Watching My Son Cope With the Aftermath of Hemophilia Trauma

When navigating the effects of trauma proves just as difficult as enduring it

Cazandra Campos-MacDonald avatar

by Cazandra Campos-MacDonald |

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I thought the worst days were behind me in helping my youngest son navigate his bleeding disorder. Caeleb is 16 years old and a junior in high school. During his younger years, an inhibitor wreaked havoc on my son, causing extreme complications and joint bleeds that took an extended time to resolve. Those years were filled with great physical pain.

Night after night, I held vigil with my son in the hospital, trying to help ease his pain. I used everything from games on the Wii, an iPad with YouTube, and Legos to distract Caeleb. But unfortunately, these methods did not always work. Monitoring the time between morphine doses and using a Cryo Cuff cold therapy machine every 20 minutes was exhausting but necessary.

Those days were heartbreaking. Surely, it couldn’t be worse.

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I’m Always Ready to Advocate for My Son With Hemophilia

After years of complications, Caeleb began to improve. However, his knee and ankle suffered significant damage. Due to excessive joint bleeding, Caeleb now lives with hemophilic arthropathy. But despite a stiff leg and ankle, life was still much better, thanks to a new medication, Hemlibra (emicizumab-kxwh), that gave my son a new lease on life without regular bleeds.

As Caeleb began high school and became more active, hemophilic arthropathy became a more serious issue. The pain he endures with the aching of his joints and the bones rubbing together is often too much to bear. At least once a week, I pick him up early from band practice because he’s exhausted from the pain.

I’m watching my son change. His frustration and anxiety are on the rise due to the pain. He also struggles with mobility, often using a cane. Seeing a teenager use a cane is not something the world expects. His outgoing personality is now hindered because he wants to get home and off his feet. I want him to be active, but how?

I recently picked Caeleb up early from practice, and on my way to school, I called the hemophilia treatment center in frustration. I’m not sure why I called, because there’s nothing that they can do. He’s going to physical therapy and taking medication, which seems to be in vain. I want more for my son.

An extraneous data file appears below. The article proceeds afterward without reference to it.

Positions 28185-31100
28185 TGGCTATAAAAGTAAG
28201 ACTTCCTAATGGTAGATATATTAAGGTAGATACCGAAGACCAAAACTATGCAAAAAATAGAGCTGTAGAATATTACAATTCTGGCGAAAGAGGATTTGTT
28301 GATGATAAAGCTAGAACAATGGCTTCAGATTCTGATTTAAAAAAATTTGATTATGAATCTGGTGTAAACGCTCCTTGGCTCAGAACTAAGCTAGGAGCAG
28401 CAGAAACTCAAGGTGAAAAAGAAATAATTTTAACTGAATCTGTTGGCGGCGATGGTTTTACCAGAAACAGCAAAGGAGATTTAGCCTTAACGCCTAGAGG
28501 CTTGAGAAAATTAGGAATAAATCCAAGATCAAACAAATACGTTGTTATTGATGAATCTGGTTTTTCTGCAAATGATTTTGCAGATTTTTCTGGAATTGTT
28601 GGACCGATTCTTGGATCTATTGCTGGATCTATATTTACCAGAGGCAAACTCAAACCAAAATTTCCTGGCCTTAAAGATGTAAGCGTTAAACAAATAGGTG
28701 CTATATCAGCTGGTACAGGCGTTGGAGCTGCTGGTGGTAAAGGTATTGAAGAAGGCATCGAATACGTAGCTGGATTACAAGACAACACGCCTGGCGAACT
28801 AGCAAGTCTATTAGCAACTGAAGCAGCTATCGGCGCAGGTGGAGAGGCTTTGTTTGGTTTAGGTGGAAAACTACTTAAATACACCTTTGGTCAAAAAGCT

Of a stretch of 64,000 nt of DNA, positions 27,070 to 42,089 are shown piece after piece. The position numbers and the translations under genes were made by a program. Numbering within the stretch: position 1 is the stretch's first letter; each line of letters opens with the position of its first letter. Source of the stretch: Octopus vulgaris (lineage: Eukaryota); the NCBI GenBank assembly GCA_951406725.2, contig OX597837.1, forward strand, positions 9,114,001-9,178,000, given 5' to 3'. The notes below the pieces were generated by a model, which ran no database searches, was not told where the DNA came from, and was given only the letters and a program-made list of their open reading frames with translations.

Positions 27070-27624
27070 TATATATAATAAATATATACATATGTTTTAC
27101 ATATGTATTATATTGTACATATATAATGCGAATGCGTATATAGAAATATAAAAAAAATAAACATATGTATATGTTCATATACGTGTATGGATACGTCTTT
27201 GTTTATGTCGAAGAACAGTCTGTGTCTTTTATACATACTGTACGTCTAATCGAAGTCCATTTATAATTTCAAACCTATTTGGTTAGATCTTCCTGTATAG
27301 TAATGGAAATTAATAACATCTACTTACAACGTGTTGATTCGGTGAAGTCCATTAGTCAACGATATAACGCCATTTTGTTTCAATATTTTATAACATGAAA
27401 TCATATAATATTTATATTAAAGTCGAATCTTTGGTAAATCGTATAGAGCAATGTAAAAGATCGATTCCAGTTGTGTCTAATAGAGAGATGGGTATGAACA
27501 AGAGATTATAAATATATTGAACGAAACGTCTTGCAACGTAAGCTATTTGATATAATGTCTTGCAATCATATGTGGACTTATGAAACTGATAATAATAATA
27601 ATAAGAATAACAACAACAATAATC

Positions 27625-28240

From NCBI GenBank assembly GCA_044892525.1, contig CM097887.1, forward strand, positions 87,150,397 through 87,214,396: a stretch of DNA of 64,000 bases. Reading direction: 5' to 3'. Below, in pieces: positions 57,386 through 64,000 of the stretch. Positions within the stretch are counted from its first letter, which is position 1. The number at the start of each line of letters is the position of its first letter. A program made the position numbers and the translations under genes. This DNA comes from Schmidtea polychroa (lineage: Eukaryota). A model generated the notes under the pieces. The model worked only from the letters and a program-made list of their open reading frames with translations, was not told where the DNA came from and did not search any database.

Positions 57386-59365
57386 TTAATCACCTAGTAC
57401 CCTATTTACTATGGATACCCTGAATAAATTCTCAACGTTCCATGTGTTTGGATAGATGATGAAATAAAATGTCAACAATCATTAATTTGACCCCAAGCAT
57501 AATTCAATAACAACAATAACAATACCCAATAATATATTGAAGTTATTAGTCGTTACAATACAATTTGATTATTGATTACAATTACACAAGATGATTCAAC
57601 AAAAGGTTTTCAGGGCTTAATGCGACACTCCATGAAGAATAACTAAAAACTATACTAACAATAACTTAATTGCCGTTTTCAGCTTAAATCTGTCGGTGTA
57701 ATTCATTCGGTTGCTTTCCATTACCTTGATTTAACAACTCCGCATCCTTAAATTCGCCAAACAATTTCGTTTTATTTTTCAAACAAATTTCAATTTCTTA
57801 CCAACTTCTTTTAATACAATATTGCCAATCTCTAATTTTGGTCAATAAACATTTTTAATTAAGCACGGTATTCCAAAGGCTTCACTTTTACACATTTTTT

I thought getting through long, painful nights at Caeleb’s bedside, scooping him up from the bed to take him to the restroom, going to the playground in a wheelchair, and watching nurses restrain him for an IV placement were the worst of times. Seeing his spirit broken because of all that’s happened is the aftermath I never expected.

I don’t want my son to simply exist by playing computer games with friends. I want him to be out in the world with his friends.

Right now, it’s all about taking one day at a time, moment by moment, and even breath by breath. No matter what it takes, I’ll be there for Caeleb.


Note: Hemophilia News Today is strictly a news and information website about the disease. It does not provide medical advice, diagnosis, or treatment. This content is not intended to be a substitute for professional medical advice, diagnosis, or treatment. Always seek the advice of your physician or another qualified health provider with any questions you may have regarding a medical condition. Never disregard professional medical advice or delay in seeking it because of something you have read on this website. The opinions expressed in this column are not those of Hemophilia News Today or its parent company, BioNews, and are intended to spark discussion about issues pertaining to hemophilia.

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